My mom always uses a bit in her pasteles and her food is amazing. Rub a little of this on any meat you roast and it will come out looking Martha Stewart-worthy. Let me know what you think of it or if you use it.

Here's a fun video from Chef Don Davis walking you through Iberia products.

Wednesday, June 12, 2013

Crush it en la Cocina! A Pilón/Molcajete Giveaway

I've always been fascinated by pilóns, the wooden mortar and pestles, so commonly used in Latin cuisine that I'm instantly taken to my mother's kitchen as she crushed garlic and oregano in a teeny bit of olive oil and salt to make her dishes like pernil or mofongo amazing.

In fact, I've started collecting my own array of these traditional tools sometimes made of ceramic, stone, metal or wood and used to crush, grind, and mash ingredients, medicines, herbs and seasonings. There is something so powerful about the act of grinding nature's bounty, almost like an alchemist, with your own two hands in a way that your ancestors have for thousands of years.

Italians used mortars and pestles since the 15th Century in apothecaries, the Molcajete or Mexican version dates back to over 6,000 years ago, Aztec and Maya cultures and is made literally of the earth, from volcanic rock. The Thais usage dates back to the 13th Century.

IMUSA, which specializes in Hispanic cookware and appliances, recently reached out to me about their line calderos (dutch oven pots), griddles & sauté pans, tostoneras, authentic molcajetes, empanada makers, tortilla warmers, salsa dishes and much more. They have some really great products that celebrate both the culture and cuisine of Latinos.

Honestly, some of these kitchen items are so cool and beautiful that they make perfect gifts. They have been kind enough to sponsor a giveaway for Literanista readers - more below on how to win one of three Lava Rock Molcajetes: Made from ultra-durable natural volcanic lava rock, this mortar and pestle set is large enough to grind up a party-size batch of guacamole, then mix and serve it in the same bowl. ($59.99 at Macy’s) Enter to win one below and help my blog gain more visitors:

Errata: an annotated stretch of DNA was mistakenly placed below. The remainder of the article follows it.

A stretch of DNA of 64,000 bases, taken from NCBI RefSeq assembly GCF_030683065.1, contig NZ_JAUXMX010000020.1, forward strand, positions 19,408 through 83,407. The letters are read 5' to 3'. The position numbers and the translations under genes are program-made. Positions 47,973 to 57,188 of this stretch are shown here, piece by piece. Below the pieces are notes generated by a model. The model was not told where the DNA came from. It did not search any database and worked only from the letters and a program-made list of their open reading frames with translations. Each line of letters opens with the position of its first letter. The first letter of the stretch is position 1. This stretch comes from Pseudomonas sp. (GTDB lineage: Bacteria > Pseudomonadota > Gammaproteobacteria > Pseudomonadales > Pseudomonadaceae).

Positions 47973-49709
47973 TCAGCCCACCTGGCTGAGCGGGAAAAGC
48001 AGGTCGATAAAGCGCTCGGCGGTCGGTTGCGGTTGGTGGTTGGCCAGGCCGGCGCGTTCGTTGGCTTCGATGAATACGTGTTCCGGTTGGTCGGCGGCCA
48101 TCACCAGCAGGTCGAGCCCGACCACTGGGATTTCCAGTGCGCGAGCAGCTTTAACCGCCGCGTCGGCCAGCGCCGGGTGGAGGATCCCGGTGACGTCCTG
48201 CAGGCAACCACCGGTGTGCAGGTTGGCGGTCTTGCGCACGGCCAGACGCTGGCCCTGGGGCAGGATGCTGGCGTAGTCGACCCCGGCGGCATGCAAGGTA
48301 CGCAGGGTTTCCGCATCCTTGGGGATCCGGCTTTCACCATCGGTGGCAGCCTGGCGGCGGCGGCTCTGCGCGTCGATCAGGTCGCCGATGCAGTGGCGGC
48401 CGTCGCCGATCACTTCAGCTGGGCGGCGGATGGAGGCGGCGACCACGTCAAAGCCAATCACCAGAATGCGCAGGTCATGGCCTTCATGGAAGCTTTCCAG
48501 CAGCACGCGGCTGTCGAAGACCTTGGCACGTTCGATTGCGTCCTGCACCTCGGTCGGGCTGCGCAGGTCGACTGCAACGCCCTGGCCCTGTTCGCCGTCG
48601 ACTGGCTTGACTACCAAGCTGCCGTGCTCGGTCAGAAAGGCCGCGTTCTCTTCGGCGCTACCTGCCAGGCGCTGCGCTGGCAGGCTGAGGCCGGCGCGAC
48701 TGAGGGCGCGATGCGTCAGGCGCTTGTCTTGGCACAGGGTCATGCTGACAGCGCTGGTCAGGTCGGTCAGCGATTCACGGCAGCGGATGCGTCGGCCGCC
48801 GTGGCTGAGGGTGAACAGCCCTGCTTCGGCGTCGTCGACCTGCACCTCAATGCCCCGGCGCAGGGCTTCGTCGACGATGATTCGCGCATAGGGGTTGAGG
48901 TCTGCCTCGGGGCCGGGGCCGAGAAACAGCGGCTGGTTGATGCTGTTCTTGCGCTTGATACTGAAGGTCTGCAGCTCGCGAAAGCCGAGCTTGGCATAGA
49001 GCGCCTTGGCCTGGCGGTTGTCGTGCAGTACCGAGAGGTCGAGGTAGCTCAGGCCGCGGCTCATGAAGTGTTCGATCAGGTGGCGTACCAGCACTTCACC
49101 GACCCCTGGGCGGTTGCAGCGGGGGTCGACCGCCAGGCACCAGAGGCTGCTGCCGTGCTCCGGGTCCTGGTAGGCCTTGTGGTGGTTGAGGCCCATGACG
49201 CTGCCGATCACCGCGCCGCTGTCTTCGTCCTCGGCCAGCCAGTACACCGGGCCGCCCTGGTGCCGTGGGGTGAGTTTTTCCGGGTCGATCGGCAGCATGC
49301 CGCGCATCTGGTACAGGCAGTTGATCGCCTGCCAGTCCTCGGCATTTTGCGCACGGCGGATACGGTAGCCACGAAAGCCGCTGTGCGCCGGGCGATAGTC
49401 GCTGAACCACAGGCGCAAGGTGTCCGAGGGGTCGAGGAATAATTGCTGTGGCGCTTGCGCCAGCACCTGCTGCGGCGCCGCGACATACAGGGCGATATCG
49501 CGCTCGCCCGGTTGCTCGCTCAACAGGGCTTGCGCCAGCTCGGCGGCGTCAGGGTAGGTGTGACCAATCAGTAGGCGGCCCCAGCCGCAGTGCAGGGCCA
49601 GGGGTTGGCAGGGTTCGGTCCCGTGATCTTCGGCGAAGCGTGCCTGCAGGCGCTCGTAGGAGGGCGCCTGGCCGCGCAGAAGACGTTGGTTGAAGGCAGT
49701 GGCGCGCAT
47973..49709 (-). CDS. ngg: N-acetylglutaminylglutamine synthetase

a Rafflecopter giveaway

Guacamole and avocado are some of my favorites, just take a look at my Literanista Eats Pinterest Board to see what I mean but having these in your home makes so many healthy, fresh foods even a Mojito easy to make quickly.


You might also like:
Latina Cooking: Healthy & Low Fat Versions
6 Books About Food Every Latina Should Read
Have You Tried Nueva Cocina Foods Yet?
New Book: Gran Cocina
Just Say "No" to MSG - DIY Recipes for Adobo, Sofrito & Sazon
Sonia Sotomayor's Favorite Dish

Friday, May 21, 2010

Damn, She's on Fire!

Perhaps I will give this one the same amount of thought, analysis, and critique as I did here: Tostitos Salsa & the Carmen Miranda/Chiquita Banana/Sexy Señorita Image

Wednesday, May 06, 2009

More Mother's Day Ideas

- If you hurry, you can still create a customized cookbook with all of Mami's recetas favoritas at You can add family photos, stories, and organize all her recipes. Not only that but you create a timeless keepsake that will inspire and touch everyone.
If you are in NYC, you can take Mami to a fabulous obra: Doña Flor Y Sus Dos Maridos

Monday, May 14, 2007

Just Say "No" to MSG!

Lately, I've been on sort of "green" kick and it has spread to what I eat. While I've never been one to munch on unhealthy things ; chips or drink tons of soda, I've been considering how I can make my diet healthier overall. The other day one of my friends told me I should cut out salt of my diet, and I easily responded I didn't salt my food.

Then she asked if I used Sazon or Adobo in my food, to which I replied "of course, I do," I mean what good Puerto Rican cook doesn't, right? That's when her tsk-tsking began - I went home and checked the labels and found that my adobo was obscenely high in sodium and that my sazon was not only high in salt but also contained a lot of MSG.

I did make an attempt to not use those products and my dinner turned out badly, the food was bland and missing it usual sabrosura.

I, then bought the new reduced sodium Adobo, and the "natural" Sazon to my dismay however, both products are very high in MSG. Now while some argue that MSG is not harmful, i.e., Wikipedia, it does note here as well that MSG has an addictive type of quality (read: crack) that has induced obesity in lab rats.

I also found this which doesn't seem like a very credible read but if you want to be petrified, then feel free to check it out:

Not cool, man!

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 (Photo: minusbaby)
So what's a girl to do, when diabetes, lupus, high blood pressure and even autism have reared their ugly head in her gene pool? Well, I decided that unless Goya and all the other ethnic seasoning companies do something serious about lowering the levels of sodium and other "ingredients/chemicals" in our food, I'm going to go the DIY route.

And, I welcome you to join me! So in that light, I'm adding some DIY seasoning recipes with no preservatives (and better for your wallet too).

Homemade Sazon

Latino garlic-pepper-vinegar marinade

Puerto Rican adobo powder

Puerto Rican green sofrito

I'm sure that if you google these condiments you will find an array of ethnically customized versions of all the above.

So get in the kitchen, have fun and stay healthy!